From Mr Tom McIntyre SIR – If Fr Leo Chamberlain (Letter, January 9) re-reads what I wrote he will see that I do not disagree with his points, but simply – as a “real Latinist” – make distinctions.
“Better translations should help us all.” True. But the proposed replacement is worse, not better.
“Few have Latin at their command; all the more do they need a translation which comes closer to the authoritative Latin text.” True. But to use actual Latin syntax, idiom and rhetoric distances both text and faithful from the sense of the Latin.
“To include some conjunctions and subordinate phrases is necessary.” True. But Mgr Bruce Harbert, former executive secretary for the International Commission on the English Liturgy (ICEL), includes them all.
“Extremes of paraphrase and omission in ... the Collects.” True. First ICEL pruned three things in Collects: complex theological arguments (for more immediate understanding); confusing wordplay; and alien elements of fourth-century inculturation. The bishops came to think the first cuts wrong. Bishop Maurice Taylor’s ICEL carefully repaired them. But the Curia wanted to keep the painful concomitants of early Latinisation as well – the servile pagan-style entreaties, the very polylogia that Our Lord condemned. It jettisoned 13 years’ delicate work.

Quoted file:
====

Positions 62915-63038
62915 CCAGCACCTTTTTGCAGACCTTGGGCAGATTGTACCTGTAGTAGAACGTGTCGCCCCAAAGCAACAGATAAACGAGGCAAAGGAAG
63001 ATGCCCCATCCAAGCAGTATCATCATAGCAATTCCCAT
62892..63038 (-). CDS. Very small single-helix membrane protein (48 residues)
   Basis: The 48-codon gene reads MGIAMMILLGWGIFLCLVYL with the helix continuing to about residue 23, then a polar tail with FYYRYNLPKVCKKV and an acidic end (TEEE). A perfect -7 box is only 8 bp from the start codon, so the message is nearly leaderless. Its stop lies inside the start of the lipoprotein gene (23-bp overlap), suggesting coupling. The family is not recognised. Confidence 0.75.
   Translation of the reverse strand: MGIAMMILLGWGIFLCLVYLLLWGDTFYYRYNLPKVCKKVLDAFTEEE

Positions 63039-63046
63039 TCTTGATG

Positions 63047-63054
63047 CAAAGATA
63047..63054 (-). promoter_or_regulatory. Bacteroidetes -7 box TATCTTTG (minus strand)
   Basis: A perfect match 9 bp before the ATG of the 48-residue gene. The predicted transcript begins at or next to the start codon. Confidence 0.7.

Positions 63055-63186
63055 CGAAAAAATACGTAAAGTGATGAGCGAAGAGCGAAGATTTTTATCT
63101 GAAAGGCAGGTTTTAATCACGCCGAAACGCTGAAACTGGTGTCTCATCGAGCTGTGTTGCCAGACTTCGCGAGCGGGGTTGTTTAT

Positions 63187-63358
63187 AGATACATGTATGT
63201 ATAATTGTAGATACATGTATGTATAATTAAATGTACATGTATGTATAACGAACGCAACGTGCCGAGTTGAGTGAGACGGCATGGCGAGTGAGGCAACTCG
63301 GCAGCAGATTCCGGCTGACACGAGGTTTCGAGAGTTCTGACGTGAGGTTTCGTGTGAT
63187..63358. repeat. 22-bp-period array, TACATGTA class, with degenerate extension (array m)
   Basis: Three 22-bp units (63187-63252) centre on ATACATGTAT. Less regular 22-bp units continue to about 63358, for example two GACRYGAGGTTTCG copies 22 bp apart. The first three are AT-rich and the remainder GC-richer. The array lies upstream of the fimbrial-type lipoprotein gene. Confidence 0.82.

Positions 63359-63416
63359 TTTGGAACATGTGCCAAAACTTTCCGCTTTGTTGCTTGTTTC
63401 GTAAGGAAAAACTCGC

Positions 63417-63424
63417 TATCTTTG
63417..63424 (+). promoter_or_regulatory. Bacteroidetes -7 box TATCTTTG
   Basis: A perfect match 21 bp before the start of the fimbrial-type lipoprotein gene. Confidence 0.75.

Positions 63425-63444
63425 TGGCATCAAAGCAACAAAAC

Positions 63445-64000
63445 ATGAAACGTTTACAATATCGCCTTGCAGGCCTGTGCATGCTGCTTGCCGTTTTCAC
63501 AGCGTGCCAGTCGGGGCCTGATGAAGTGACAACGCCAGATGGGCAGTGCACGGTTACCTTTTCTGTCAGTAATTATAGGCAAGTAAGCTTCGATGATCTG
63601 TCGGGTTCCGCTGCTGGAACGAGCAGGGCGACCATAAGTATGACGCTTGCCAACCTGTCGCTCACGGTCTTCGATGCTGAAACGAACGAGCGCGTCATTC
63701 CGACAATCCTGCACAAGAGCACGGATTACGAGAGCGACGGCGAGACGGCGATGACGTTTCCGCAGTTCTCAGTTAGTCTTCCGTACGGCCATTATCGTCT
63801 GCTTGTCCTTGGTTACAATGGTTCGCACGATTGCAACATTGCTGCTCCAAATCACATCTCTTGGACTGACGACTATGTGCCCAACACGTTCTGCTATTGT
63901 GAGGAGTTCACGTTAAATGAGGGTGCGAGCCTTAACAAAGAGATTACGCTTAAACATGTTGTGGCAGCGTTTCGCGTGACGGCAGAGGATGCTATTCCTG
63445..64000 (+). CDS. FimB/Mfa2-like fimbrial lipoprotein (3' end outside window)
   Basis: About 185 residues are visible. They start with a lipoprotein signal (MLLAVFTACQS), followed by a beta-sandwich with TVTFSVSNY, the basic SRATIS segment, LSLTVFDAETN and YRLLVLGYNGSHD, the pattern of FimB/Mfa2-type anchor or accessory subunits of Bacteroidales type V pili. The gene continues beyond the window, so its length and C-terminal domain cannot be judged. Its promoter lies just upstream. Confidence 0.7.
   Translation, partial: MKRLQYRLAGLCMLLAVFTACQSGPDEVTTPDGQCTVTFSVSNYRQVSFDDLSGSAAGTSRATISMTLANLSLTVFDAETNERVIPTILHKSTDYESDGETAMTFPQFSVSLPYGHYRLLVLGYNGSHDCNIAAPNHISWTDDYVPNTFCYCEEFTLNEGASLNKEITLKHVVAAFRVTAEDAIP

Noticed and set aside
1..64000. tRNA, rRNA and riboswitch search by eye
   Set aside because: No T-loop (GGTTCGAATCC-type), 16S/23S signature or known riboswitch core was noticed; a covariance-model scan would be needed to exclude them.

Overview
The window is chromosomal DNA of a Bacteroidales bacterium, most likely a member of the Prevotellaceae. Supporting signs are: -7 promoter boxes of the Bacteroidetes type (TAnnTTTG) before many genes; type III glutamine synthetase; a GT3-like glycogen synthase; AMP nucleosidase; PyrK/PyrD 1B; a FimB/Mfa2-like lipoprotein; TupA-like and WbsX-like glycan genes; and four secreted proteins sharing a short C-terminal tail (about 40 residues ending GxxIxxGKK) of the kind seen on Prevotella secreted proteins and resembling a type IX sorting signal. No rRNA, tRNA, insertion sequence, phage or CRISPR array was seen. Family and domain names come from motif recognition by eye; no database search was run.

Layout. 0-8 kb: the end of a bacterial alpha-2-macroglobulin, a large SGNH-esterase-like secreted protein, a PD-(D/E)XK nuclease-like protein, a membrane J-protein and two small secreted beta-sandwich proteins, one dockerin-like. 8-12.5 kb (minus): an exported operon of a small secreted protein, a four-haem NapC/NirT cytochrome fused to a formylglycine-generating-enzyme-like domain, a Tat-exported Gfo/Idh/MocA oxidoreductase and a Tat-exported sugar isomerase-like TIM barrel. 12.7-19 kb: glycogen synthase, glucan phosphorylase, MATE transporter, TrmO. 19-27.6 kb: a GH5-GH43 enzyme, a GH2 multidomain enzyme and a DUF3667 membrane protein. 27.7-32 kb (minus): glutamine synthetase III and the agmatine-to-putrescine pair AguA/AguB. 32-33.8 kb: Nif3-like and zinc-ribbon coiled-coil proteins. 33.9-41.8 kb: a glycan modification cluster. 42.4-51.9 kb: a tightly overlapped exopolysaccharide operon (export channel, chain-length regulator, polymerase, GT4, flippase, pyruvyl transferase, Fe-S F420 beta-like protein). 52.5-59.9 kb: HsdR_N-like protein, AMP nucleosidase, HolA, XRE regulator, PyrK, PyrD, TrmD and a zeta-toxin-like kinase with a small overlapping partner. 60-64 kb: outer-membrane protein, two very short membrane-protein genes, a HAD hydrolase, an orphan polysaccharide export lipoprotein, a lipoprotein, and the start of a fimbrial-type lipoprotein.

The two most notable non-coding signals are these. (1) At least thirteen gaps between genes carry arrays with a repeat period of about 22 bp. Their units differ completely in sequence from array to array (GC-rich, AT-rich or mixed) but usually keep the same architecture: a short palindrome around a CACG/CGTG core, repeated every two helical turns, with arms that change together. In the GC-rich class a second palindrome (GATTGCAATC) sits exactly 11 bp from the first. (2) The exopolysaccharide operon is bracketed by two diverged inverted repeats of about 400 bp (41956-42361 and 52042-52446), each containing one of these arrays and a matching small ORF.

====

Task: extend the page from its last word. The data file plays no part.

Fr Leo hopes that Mgr Harbert will explain the changes. But he stated his whole case at length in journals like the American neo-conservative Adoremus. Indeed, in your own columns, Sir, he urged the superiority of Latin syntax. Elsewhere he condemned our Canons for addressing God with imperatives, constantly addressing him as Father and making no allusion to our servile status: all the flaws that our Canons share with the Our Father.
Would Fr Leo not agree with me that in the Canon at least, where in Christ we realise fully our status as God’s adopted children, we should employ the affectionate directness of Our Lord’s own prayer?
Yours faithfully, TOM McINTYRE Frome, Somerset